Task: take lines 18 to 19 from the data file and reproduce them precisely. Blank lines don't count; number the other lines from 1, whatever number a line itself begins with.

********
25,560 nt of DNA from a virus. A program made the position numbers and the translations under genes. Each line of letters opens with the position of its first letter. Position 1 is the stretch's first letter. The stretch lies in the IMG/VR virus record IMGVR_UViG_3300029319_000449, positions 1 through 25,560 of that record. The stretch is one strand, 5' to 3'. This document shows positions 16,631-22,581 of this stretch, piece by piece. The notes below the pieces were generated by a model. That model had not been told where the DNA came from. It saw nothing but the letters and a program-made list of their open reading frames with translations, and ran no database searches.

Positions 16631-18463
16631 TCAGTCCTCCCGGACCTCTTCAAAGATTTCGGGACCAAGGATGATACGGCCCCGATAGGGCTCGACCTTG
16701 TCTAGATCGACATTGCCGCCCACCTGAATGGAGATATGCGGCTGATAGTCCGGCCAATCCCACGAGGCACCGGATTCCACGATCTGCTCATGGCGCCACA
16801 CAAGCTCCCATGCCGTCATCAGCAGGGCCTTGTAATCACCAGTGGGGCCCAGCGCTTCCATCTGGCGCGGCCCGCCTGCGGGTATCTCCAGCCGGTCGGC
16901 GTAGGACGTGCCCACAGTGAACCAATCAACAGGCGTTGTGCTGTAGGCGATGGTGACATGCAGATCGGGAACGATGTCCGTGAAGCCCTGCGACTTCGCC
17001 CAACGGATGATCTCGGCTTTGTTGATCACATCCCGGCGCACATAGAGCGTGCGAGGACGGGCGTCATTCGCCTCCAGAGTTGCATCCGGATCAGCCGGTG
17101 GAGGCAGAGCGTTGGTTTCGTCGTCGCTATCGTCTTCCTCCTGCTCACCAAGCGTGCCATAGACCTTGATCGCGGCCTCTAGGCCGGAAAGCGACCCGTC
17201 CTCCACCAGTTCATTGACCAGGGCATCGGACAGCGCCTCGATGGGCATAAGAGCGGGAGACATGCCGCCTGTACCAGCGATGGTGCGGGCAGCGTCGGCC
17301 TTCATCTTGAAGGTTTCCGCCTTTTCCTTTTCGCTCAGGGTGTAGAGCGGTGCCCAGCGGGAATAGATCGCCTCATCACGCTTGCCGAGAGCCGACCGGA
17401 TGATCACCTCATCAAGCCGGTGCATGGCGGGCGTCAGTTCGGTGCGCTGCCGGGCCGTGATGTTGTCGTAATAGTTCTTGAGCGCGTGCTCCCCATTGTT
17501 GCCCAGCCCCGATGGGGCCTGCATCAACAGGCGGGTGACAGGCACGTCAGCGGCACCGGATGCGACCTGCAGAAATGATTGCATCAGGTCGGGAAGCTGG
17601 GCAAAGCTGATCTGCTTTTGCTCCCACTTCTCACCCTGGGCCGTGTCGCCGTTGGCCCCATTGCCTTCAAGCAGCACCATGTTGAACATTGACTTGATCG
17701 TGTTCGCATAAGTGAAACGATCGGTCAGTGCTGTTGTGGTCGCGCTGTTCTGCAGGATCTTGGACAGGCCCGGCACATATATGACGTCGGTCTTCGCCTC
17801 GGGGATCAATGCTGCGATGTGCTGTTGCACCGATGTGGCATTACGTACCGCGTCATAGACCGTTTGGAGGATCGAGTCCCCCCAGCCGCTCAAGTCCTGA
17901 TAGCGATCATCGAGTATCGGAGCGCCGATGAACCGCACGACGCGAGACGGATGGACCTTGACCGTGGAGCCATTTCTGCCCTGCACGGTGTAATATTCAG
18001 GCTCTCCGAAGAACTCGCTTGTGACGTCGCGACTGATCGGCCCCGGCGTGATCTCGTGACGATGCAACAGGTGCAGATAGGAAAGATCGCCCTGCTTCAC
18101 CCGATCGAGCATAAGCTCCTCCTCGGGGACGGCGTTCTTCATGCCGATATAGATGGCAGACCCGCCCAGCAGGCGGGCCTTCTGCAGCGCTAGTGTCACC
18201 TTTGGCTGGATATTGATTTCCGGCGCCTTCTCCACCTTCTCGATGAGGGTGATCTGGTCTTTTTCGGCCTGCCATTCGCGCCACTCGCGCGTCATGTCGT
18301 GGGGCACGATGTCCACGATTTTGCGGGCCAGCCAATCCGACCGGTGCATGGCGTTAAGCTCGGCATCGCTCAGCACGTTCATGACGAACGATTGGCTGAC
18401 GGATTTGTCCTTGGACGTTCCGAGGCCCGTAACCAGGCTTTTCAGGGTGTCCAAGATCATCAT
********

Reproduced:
18101 CCGATCGAGCATAAGCTCCTCCTCGGGGACGGCGTTCTTCATGCCGATATAGATGGCAGACCCGCCCAGCAGGCGGGCCTTCTGCAGCGCTAGTGTCACC
18201 TTTGGCTGGATATTGATTTCCGGCGCCTTCTCCACCTTCTCGATGAGGGTGATCTGGTCTTTTTCGGCCTGCCATTCGCGCCACTCGCGCGTCATGTCGT